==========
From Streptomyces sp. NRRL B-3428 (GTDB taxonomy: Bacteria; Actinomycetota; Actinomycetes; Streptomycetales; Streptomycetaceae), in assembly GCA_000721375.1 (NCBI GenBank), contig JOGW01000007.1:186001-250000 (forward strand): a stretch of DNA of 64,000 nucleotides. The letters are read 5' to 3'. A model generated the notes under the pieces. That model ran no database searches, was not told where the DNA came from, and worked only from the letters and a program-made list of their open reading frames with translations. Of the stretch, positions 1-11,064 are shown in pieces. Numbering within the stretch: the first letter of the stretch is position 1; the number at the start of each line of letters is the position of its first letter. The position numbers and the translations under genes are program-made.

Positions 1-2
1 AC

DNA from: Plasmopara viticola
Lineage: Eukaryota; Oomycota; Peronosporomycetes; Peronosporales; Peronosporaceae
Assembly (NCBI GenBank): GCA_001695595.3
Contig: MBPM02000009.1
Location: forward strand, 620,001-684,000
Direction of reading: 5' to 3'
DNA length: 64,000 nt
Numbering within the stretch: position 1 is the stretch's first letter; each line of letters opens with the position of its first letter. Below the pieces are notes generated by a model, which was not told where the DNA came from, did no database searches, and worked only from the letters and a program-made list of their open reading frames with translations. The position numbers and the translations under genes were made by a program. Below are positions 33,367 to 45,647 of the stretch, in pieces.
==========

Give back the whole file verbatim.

From Streptomyces sp. NRRL B-3428 (GTDB taxonomy: Bacteria; Actinomycetota; Actinomycetes; Streptomycetales; Streptomycetaceae), in assembly GCA_000721375.1 (NCBI GenBank), contig JOGW01000007.1:186001-250000 (forward strand): a stretch of DNA of 64,000 nucleotides. The letters are read 5' to 3'. A model generated the notes under the pieces. That model ran no database searches, was not told where the DNA came from, and worked only from the letters and a program-made list of their open reading frames with translations. Of the stretch, positions 1-11,064 are shown in pieces. Numbering within the stretch: the first letter of the stretch is position 1; the number at the start of each line of letters is the position of its first letter. The position numbers and the translations under genes are program-made.

Positions 1-2
1 AC

DNA from: Plasmopara viticola
Lineage: Eukaryota; Oomycota; Peronosporomycetes; Peronosporales; Peronosporaceae
Assembly (NCBI GenBank): GCA_001695595.3
Contig: MBPM02000009.1
Location: forward strand, 620,001-684,000
Direction of reading: 5' to 3'
DNA length: 64,000 nt
Numbering within the stretch: position 1 is the stretch's first letter; each line of letters opens with the position of its first letter. Below the pieces are notes generated by a model, which was not told where the DNA came from, did no database searches, and worked only from the letters and a program-made list of their open reading frames with translations. The position numbers and the translations under genes were made by a program. Below are positions 33,367 to 45,647 of the stretch, in pieces.